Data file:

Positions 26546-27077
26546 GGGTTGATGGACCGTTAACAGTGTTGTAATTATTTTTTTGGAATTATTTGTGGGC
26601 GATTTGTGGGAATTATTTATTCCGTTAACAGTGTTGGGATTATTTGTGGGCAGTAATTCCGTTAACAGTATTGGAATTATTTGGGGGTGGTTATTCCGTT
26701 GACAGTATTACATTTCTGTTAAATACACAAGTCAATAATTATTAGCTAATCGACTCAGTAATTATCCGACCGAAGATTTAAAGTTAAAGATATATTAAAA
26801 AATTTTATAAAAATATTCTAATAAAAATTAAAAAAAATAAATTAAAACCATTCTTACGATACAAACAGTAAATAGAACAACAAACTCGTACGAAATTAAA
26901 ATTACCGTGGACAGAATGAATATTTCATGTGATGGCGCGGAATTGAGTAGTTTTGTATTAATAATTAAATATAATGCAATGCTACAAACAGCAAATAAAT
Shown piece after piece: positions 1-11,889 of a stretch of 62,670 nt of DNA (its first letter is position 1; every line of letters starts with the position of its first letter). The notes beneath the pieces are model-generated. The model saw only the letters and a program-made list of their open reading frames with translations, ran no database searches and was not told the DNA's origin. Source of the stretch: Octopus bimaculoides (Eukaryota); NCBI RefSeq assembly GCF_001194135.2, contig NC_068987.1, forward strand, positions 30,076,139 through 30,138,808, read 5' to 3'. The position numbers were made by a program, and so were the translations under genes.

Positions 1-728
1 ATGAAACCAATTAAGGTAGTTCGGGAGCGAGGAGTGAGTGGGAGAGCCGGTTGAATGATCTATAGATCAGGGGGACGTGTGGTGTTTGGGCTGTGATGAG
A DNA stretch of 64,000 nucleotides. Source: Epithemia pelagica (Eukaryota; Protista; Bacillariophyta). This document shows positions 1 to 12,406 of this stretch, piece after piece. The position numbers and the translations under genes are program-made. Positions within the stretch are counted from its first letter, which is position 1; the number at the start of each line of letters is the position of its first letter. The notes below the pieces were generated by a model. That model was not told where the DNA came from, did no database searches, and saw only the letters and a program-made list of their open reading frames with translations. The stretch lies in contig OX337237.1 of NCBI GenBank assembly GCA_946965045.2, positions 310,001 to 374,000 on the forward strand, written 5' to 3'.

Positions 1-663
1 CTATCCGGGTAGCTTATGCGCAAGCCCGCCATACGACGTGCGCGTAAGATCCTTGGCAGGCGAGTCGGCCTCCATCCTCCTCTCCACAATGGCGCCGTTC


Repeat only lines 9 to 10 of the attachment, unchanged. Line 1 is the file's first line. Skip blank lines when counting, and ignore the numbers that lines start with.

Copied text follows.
1 ATGAAACCAATTAAGGTAGTTCGGGAGCGAGGAGTGAGTGGGAGAGCCGGTTGAATGATCTATAGATCAGGGGGACGTGTGGTGTTTGGGCTGTGATGAG
A DNA stretch of 64,000 nucleotides. Source: Epithemia pelagica (Eukaryota; Protista; Bacillariophyta). This document shows positions 1 to 12,406 of this stretch, piece after piece. The position numbers and the translations under genes are program-made. Positions within the stretch are counted from its first letter, which is position 1; the number at the start of each line of letters is the position of its first letter. The notes below the pieces were generated by a model. That model was not told where the DNA came from, did no database searches, and saw only the letters and a program-made list of their open reading frames with translations. The stretch lies in contig OX337237.1 of NCBI GenBank assembly GCA_946965045.2, positions 310,001 to 374,000 on the forward strand, written 5' to 3'.